• Malaria: an infectious disease caused by a parasite, which invades the blood cells. It is notable for the presence of high fever, shaking chills, low blood count and a flu-like set of symptoms.
  • Pandemic/avian flu (aka as the bird flu): an infectious disease in birds caused by a virus that can spread to humans
  • Travelers’ diarrhea –  the most common disease acquired by travelers.
  • Tuberculosis: an infectious disease involving the lungs, able to spread throughout the body

I strongly recommend that you develop a habit of checking the CDC travel site every time you prepare to travel internationally, including those of you coming from abroad into the United States. Detailed information on these diseases is available clicking the links, checking the search engine and at www.sterlingmedicaladvice.com.

Feel free to ask your SMA expert consultant any questions you may have on this topic.

Order your copy of Dr. Sterling’s new book Behind The Curtain: A Peek at Life from within the ER at jeffreysterlingbooks.com, iTunes, Amazon, Barnes and Nobles and wherever books are sold.

Thanks for liking and following Straight, No Chaser! This public service provides a sample of what http://www.SterlingMedicalAdvice.com (SMA) and 844-SMA-TALK offers. Please share our page with your friends on WordPress, like us on Facebook SterlingMedicalAdvice.com and follow us on Twitter at @asksterlingmd.

Copyright © 2017 · Sterling Initiatives, LLC · Powered by WordPress

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Filed under General Health and Wellness, Health Prevention

Straight, No Chaser: The Medical Issues You Encounter While Flying

SAMC logo color 1

This week’s Straight, No Chaser posts have focused on the dangers presents by blood clots. Flying long distances presents a specific risk for development of blood clots. However, the risks posed by flying aren’t limited to this consideration.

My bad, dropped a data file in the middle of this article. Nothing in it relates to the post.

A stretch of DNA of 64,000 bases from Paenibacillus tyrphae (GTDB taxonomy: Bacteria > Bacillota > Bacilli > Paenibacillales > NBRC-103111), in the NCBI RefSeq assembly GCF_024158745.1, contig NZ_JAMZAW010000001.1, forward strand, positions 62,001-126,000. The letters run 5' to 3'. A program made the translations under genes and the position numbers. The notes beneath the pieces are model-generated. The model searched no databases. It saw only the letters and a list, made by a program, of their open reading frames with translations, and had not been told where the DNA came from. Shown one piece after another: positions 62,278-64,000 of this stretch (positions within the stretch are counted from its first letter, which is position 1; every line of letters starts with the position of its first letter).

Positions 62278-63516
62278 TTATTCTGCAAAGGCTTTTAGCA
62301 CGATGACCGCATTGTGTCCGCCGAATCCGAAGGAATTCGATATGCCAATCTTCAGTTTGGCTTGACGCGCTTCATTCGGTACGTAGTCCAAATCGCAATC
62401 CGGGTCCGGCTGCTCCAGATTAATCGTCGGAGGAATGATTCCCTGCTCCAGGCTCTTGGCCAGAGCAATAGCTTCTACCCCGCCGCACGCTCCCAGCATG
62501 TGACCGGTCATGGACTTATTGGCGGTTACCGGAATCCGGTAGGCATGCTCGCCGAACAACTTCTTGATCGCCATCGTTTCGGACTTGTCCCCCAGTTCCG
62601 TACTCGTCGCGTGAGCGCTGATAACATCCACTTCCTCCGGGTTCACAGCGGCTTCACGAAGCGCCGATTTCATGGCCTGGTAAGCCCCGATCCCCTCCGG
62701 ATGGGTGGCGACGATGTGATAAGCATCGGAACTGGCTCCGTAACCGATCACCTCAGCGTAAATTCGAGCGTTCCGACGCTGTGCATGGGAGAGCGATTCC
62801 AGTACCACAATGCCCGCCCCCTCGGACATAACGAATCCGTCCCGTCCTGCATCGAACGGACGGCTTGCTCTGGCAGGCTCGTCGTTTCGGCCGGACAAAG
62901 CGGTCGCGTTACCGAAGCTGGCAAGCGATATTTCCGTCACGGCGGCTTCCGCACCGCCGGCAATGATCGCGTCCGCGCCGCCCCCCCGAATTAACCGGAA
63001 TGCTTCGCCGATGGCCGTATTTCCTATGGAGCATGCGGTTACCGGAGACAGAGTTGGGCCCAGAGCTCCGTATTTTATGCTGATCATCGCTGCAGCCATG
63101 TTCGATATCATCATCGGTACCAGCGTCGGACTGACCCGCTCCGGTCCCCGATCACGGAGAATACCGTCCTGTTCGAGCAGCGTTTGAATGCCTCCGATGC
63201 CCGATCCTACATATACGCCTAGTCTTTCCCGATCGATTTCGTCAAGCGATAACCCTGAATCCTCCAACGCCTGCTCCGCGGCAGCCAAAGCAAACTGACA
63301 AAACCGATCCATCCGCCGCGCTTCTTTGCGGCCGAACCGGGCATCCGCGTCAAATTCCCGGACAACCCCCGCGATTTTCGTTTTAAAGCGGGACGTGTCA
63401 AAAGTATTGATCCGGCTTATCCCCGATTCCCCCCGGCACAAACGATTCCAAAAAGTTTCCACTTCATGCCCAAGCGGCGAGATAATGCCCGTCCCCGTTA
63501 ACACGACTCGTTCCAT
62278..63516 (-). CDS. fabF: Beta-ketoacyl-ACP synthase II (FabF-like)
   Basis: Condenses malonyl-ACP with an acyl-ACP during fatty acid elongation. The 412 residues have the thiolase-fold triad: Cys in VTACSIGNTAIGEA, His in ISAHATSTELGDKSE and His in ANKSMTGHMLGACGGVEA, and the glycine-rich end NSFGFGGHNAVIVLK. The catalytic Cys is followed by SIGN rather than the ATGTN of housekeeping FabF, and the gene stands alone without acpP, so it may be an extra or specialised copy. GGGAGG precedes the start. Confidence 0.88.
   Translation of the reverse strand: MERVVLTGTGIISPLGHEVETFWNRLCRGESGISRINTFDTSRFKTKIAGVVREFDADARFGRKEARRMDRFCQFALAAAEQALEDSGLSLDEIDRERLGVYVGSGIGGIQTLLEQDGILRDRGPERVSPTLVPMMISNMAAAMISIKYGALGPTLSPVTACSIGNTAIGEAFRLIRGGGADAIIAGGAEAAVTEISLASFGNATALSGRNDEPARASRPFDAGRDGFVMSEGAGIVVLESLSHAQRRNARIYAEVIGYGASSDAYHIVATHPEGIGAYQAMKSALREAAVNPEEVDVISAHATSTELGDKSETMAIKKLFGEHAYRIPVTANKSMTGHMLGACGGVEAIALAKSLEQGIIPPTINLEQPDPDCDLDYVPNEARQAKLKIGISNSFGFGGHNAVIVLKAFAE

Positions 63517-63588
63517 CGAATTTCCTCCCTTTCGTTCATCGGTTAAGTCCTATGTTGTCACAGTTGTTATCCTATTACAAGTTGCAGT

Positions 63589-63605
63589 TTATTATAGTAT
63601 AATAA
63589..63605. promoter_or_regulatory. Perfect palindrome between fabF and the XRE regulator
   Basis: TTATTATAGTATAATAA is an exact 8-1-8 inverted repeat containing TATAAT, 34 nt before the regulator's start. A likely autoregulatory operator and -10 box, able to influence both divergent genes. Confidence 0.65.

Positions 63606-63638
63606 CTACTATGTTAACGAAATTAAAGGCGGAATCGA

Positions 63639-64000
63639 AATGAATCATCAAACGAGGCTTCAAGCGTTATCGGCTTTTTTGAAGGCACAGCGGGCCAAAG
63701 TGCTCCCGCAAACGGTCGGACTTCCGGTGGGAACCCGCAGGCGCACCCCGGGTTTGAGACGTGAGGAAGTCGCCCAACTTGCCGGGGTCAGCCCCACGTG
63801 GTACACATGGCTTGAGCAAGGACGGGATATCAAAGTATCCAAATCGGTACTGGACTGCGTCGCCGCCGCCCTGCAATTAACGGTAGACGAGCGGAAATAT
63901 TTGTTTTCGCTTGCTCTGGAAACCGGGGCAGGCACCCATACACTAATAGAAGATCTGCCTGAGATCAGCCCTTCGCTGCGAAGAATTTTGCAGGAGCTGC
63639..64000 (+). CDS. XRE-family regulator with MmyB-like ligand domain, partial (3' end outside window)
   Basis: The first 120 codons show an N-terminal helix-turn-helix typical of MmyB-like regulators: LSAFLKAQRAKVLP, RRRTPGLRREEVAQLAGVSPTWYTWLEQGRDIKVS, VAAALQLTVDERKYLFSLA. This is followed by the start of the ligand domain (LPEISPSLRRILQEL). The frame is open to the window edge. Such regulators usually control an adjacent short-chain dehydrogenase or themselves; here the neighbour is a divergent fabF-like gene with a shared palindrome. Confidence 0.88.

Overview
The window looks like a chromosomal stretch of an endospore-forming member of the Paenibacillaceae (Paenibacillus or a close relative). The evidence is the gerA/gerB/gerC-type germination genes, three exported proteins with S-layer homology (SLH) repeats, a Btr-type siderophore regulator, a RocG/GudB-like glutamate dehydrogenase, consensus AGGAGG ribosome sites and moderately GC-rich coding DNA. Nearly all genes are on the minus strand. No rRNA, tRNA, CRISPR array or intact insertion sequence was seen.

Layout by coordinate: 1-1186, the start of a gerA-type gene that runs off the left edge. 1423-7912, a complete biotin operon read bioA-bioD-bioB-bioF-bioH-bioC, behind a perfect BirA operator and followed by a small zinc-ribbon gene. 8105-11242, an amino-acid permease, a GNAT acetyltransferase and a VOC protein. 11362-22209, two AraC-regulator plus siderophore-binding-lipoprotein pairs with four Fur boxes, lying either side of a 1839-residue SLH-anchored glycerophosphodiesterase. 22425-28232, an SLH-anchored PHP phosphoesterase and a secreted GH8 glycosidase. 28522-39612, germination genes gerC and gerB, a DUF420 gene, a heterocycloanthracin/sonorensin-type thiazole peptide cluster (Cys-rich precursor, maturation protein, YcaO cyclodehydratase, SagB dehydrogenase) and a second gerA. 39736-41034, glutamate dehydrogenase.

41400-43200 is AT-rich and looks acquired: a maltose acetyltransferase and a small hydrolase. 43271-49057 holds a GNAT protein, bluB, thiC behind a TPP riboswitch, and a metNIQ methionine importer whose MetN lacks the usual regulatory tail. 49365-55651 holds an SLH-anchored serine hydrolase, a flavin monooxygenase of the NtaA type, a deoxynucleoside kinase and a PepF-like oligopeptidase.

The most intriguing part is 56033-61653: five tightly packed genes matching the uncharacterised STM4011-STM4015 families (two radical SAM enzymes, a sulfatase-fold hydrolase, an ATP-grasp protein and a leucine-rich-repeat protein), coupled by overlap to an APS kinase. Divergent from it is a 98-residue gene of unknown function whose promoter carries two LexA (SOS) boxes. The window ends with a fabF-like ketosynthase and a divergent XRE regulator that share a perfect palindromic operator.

I’ve probably been engaged twenty times on airplanes to provide medical assistance. My favorite incident was when four doctors (and a nurse) simultaneously jumped to assistance as if everyone was some type of superhero. Of course, I wouldn’t be telling the story if I didn’t end up being the last man standing (due to my status as the emergency physician among the group – and yes, the patient was ok). Consider this your handy to do and to don’t if and when you’re traveling by air. You never know!

There are four quick considerations I’d like to share:

Blood clots:

dvtpic

Flights (and especially the long ones) increase your risk for deep venous thrombosis (DVTs). You can reduce this risk by frequently bending and rotating your ankles, drinking water whenever the opportunity presents and getting up intermittently to walk. Prevention is also important – this is why traveling while in the latter stages of pregnancy is especially problematic and why near-term women aren’t allowed to travel – and you thought it only had to do with early deliveries!

Headaches and earaches:

earache